Yes to Glitter, No to Gluten

Today's Spotlight is Arielle Kimbarovsky, who was diagnosed with celiac at age 13. She is a sophomore at Boston University and is an amazing dancer and artist - an overall sparkly and bright gal!



“For me, the hardest part of the celiac diagnosis was adjusting socially, as many activities involve food. In college, that’s the hardest part - it can take a lot of explaining to pick a place to go eat with someone you just met. I can’t eat wheat, barley, oats, or MSG, but people often confuse these with starches like potatoes or rice. It’s more limiting to have celiac than just an intolerance, because it means I have to be extra careful about cross contamination with crumbs or sauces. I need to constantly advocate for myself with professors, the Office of Disabilities, and friends on how serious ingesting gluten is for me and communicating when I get sick from it.


Boston University does a pretty good job with gluten free kitchens and locked pantries, but I definitely have less choices than most students, and sometimes they aren’t the healthiest. Gluten free food is often full of empty carbs and sugars like rice flour, so it takes creativity to make things yummy and nutritious. This year, I’m in an apartment so it’s be much easier to control what I eat, and I love cooking for myself!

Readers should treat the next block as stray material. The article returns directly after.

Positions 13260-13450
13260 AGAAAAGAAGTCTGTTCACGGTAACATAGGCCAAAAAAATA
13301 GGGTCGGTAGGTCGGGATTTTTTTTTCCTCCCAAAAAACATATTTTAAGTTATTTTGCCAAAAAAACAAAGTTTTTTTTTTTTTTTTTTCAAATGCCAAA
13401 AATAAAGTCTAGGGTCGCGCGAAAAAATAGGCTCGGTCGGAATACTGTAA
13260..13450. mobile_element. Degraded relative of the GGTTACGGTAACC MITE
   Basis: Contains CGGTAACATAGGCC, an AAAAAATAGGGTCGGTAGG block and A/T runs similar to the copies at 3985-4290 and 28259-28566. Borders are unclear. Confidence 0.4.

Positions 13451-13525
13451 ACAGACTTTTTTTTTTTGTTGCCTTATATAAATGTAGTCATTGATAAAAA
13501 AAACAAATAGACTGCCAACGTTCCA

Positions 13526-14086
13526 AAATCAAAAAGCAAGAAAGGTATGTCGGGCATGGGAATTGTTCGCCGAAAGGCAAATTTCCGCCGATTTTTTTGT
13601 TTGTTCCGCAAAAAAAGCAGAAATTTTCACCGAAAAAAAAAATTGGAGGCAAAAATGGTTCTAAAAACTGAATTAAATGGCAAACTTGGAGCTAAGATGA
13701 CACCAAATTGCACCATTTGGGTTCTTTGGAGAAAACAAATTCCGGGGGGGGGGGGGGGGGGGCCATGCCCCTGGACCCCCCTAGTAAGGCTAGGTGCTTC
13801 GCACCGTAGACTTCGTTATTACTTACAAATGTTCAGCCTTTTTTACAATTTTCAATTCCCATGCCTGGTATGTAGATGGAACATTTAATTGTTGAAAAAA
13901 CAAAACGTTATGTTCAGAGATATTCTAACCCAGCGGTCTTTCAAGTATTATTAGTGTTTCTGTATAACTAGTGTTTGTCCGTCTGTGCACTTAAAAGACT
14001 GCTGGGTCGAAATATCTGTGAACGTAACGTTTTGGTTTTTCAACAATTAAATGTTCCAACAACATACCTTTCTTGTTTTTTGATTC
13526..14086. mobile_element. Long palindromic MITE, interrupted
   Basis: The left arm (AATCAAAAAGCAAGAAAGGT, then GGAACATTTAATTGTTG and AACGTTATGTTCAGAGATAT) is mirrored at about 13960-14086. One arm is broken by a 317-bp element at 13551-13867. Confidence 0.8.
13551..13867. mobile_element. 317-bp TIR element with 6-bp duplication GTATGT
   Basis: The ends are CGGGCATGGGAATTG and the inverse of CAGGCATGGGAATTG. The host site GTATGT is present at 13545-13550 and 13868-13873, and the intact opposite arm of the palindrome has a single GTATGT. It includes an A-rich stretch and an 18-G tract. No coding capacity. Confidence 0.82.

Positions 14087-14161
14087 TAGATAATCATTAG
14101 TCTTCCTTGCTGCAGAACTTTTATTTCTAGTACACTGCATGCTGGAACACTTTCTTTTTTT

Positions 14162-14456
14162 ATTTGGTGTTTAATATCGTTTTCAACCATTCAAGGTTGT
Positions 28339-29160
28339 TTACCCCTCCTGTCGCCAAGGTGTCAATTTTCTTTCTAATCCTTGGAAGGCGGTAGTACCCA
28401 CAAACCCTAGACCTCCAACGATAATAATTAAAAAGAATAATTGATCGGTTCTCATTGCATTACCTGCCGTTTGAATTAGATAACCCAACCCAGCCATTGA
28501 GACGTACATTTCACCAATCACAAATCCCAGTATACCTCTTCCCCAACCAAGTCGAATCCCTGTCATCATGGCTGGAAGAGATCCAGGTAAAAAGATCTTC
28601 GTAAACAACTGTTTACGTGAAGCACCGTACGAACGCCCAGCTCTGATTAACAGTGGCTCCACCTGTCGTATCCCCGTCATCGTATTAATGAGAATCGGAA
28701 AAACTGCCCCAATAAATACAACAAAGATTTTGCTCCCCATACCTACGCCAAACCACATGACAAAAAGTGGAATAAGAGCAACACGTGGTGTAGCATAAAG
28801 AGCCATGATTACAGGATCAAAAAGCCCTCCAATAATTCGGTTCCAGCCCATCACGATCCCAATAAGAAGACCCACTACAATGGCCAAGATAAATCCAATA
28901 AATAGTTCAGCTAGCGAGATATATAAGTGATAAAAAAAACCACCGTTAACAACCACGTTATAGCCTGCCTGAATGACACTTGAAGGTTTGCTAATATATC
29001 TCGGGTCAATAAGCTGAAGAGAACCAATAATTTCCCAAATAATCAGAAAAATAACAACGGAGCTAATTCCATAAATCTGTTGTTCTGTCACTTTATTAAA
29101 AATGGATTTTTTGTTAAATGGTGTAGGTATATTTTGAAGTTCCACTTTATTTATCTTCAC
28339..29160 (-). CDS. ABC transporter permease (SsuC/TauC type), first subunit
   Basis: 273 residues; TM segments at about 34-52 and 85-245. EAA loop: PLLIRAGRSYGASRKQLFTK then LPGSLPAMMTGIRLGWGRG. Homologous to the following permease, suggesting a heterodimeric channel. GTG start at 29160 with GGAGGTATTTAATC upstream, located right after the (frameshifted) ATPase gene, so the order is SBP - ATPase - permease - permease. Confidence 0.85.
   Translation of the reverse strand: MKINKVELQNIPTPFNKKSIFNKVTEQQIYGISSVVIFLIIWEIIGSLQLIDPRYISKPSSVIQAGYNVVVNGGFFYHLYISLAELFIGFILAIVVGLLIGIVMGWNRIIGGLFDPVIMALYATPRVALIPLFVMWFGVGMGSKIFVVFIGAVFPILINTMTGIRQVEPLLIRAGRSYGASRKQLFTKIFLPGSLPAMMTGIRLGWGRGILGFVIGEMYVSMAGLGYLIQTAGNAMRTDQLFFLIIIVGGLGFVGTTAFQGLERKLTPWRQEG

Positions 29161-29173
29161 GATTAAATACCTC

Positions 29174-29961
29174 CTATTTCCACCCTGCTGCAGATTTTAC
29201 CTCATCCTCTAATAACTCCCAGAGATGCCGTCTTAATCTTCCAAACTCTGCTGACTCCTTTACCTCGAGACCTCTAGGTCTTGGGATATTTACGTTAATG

Most stores now carry gluten free options, but it’s often much more expensive. To stay healthy and get enough nutrients, I eat lots of fruits, vegetables, and plant based proteins. I try to make as much from scratch as possible and freeze it for long term use to avoid the preservatives, sodium, and sugars jam-packed into gluten free food.


I’ve learned to be flexible and stand up for myself from living gluten free. I’ve also discovered many great blogs and recipes (I love Pinterest!). But the most important thing I learned is how awesome my friends and family are about accommodating me, asking questions, and learning more about living gluten free.”

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